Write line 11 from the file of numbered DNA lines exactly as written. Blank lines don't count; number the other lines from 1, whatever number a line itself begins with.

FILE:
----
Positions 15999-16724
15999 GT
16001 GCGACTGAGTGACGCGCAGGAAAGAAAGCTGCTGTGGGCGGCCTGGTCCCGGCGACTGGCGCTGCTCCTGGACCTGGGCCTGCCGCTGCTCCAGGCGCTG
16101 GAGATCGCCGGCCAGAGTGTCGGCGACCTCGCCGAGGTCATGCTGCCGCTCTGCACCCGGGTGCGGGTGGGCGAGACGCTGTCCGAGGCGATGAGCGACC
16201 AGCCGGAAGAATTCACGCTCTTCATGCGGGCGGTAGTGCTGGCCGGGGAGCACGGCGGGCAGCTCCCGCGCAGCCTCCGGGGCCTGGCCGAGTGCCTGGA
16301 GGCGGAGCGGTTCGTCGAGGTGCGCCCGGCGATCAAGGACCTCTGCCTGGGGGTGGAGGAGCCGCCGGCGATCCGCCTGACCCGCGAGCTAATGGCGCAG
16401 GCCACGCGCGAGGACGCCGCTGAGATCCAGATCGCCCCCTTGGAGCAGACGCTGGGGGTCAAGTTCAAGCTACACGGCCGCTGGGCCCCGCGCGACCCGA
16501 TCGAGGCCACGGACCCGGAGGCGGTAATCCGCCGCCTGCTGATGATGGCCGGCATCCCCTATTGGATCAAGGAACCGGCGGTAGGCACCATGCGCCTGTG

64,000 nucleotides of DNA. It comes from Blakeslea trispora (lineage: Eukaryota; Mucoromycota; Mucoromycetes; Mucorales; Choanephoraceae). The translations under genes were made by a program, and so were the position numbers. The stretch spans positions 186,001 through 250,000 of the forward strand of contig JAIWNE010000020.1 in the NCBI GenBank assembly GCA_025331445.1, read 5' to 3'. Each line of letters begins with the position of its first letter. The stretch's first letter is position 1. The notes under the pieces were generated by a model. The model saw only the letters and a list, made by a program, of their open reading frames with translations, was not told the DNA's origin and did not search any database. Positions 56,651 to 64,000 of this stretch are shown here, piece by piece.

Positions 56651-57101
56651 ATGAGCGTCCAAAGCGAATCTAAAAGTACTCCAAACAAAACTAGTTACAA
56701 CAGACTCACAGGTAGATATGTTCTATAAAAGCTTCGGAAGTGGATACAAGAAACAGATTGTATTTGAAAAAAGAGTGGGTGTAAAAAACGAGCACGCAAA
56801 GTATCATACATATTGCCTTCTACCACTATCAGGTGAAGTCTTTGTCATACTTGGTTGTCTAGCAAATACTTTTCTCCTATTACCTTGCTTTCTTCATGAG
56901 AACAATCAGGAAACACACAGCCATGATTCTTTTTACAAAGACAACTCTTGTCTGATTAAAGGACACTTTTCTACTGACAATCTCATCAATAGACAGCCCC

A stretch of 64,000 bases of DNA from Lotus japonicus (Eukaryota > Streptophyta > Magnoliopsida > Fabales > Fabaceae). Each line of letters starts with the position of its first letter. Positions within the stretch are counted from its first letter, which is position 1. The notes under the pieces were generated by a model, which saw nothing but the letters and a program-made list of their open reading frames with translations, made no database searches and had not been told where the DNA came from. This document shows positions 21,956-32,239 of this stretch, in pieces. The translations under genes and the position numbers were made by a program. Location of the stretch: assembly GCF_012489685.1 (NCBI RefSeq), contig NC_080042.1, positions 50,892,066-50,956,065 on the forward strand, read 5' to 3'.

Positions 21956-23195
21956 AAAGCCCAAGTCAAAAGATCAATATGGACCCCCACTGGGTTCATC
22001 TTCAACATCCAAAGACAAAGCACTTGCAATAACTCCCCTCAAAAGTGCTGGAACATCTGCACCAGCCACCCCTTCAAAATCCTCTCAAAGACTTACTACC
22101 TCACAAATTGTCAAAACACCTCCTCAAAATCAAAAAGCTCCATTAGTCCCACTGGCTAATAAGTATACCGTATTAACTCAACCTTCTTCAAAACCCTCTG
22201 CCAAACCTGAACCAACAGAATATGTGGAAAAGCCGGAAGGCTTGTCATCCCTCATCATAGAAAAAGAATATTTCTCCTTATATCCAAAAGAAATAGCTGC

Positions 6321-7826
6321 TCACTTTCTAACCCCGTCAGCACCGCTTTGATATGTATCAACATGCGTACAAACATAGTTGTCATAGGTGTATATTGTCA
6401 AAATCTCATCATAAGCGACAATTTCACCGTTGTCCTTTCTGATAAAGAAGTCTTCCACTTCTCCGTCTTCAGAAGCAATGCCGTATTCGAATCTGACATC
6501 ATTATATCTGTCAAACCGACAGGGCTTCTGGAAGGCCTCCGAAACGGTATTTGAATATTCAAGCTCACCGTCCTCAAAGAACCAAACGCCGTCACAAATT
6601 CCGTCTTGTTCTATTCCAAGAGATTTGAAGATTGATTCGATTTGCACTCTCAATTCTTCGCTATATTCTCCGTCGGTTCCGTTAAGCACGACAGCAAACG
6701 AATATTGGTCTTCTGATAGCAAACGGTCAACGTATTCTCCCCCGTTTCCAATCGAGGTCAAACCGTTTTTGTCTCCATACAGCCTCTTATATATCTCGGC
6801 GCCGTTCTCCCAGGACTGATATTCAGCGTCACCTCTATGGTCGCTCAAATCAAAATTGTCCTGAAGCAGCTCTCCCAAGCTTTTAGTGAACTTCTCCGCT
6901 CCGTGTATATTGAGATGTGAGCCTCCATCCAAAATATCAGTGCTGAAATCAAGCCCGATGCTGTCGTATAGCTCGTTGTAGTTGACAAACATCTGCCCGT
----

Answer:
56651 ATGAGCGTCCAAAGCGAATCTAAAAGTACTCCAAACAAAACTAGTTACAA